Wednesday, June 19, 2024
HomeNewsGovernment to procure two additional pontoons for the DHB

Government to procure two additional pontoons for the DHB

Although opened to vehicular traffic carrying up to 12 tonnes as of 9 o clock on Monday night, Hon. Bishop Juan Edghill, Minister of Public Works, says there are still some works to be done on the bridge before it is fully operational to accommodate the usual 18 tonnes weight limit per truck.

Speaking from the bridge on Monday evening, Minister Edghill also announced that two pontoons that were damaged in the Saturday morning collision needed to be replaced.

“By no means all of the work that has to be done on the bridge is completed, but sufficient is done to ensure we can get up to 12 tonnes moving. They have just advised me that we will have to go into emergency [procurement] to get two pontoons because they did not recognize it initially, but those pontoons are badly damaged with holes, so what we have right now is pumps that are being installed to keep the water out of the pontoons, so we have to go into emergency mode in procuring the two additional pontoons.”

“We got one delivered yesterday that was able to be put in, it was about the last assignment they had in putting in that pontoon in, and that is why we were very optimistic that we were able to get everything done by 6:30 PM [Monday],” Minister Edghill stated.

The Minister also appealed to the heavy-duty trucks carrying up to 18 tonnes to hold off a bit as the bridge will be fully operational soon.

“We will open for vehicular traffic at 9 PM [Monday] and we will be able to carry up to 12 tonnes. So, sand trucks and other cargo-bearing trucks with up to 18 tonnes which are usually allowed, we are asking you to hold, some of the empty trucks will be able to cross, once you are not more than 12 tonnes; canters, and other vehicles.”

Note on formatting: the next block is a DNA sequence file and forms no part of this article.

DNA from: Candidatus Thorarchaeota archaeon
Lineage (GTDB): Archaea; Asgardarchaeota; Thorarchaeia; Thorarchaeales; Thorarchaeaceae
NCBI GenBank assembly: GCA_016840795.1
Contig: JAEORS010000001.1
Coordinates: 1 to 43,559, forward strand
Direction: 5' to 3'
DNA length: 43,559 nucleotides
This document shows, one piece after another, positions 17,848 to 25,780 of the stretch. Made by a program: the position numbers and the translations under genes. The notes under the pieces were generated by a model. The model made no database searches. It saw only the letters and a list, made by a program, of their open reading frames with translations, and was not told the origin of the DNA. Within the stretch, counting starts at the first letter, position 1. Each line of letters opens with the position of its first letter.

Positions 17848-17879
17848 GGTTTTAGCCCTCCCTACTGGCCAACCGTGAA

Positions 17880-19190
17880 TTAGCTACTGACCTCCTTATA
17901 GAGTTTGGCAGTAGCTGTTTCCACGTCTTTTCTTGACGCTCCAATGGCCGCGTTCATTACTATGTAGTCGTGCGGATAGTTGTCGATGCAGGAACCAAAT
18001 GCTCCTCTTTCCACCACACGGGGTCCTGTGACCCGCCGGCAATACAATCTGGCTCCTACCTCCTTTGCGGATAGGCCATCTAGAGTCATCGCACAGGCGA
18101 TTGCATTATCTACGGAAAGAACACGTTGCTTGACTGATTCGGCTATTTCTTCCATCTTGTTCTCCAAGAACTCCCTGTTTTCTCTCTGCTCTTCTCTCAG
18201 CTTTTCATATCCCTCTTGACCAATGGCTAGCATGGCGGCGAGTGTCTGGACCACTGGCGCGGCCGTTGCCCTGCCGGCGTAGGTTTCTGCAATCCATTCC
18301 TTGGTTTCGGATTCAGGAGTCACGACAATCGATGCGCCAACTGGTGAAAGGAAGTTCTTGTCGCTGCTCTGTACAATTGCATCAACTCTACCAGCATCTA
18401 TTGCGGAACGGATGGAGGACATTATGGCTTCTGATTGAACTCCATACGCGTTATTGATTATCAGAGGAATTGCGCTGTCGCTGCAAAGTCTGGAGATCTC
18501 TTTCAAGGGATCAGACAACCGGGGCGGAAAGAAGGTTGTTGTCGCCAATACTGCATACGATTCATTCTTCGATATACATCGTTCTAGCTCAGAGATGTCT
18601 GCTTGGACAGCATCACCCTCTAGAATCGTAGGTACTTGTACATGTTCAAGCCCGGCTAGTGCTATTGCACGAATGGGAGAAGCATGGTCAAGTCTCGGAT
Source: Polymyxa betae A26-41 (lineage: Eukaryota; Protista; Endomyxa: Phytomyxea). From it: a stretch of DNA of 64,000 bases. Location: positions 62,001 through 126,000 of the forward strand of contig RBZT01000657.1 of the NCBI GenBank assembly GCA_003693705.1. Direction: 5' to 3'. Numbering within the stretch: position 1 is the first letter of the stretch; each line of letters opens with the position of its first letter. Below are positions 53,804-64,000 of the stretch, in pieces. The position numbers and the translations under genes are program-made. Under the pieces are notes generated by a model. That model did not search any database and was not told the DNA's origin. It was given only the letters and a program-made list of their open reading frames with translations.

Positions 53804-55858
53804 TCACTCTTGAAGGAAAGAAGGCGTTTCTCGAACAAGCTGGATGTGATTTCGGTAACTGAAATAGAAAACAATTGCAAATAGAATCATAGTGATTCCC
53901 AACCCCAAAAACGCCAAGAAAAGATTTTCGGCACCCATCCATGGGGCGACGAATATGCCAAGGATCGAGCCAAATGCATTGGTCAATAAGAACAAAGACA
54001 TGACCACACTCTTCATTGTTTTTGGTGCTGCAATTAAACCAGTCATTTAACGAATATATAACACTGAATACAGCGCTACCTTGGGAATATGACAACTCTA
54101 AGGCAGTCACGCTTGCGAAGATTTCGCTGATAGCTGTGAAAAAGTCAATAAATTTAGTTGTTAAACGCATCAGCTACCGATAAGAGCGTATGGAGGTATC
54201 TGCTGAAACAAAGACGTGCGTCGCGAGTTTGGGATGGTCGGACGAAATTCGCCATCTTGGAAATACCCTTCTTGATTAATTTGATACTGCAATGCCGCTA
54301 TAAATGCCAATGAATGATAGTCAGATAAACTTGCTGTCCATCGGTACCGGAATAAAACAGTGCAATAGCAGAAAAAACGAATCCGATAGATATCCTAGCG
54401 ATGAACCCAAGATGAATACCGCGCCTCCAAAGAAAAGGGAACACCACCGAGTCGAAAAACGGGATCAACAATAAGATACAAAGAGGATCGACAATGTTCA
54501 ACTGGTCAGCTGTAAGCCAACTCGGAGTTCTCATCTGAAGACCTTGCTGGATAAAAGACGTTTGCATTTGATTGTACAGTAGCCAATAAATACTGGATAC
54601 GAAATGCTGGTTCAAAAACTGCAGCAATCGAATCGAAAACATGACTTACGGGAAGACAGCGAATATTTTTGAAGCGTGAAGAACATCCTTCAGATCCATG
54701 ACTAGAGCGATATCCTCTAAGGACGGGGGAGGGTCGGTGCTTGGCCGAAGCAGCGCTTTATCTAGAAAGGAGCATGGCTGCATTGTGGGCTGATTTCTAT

He reassured everyone this should be rectified very soon. Minister Edghill also expressed his gratitude to the contractors and workers of the Demerara Harbour Bridge Corporation for their extraordinary work.

“You came to the bridge you saw how it was, some of you came earlier, some of you came after, getting this to where it is now was no ordinary job, our Guyanese men have shown the capacity and I don’t think after now anyone should ever speak an ill word or downgrade the capacity of Guyanese Contractors and Guyanese Engineers and Guyanese Fabricators, you saw the men welding, cutting, moving at a fast rate, they tested many of the things that needed to be tested and that was done.” … “The men and women have done an extraordinary job.”

“We also want to take this time to thank the water taxis who came out in great support, you know they are normally 12-hour water taxis, but they did 24-hours and were able to move [persons], and I guess by tomorrow we will be able to get back to some semblance of normalcy,” Minister Edghill said.

The Minister also expressed his gratitude to the Private Sector and the Media for their support during the bridge closure.

“The Private Sector must be commended for the support they give, this afternoon I had a meeting with the Private Sector Commission at their request at my office, and that was a fruitful meeting.”

“I must also say, you men and women of the media, you have also done an extraordinary job in that we were able to face such a major challenge without panic, you realise there was no panic, you helped us in getting out the correct information, you helped us in getting out timely information, so you yourselves did a tremendous job.”

Minister Edghill also noted that the appointed Board of Inquiry commenced its work yesterday afternoon, and should complete its investigation in seven days’ time.

“Seven days to wind up and give us a report, to tell us what really happened, the recommendations to ensure it never happens again, and to also establish culpability if there is anyone who is culpable for this because we are not treating this very lightly.”

In the wee hours of Saturday morning, the MV Tradewind Passion, transporting fuel crashed into the Demerara Harbour Bridge causing structural damages and rendering the bridge inoperable for approximately 40 hours.



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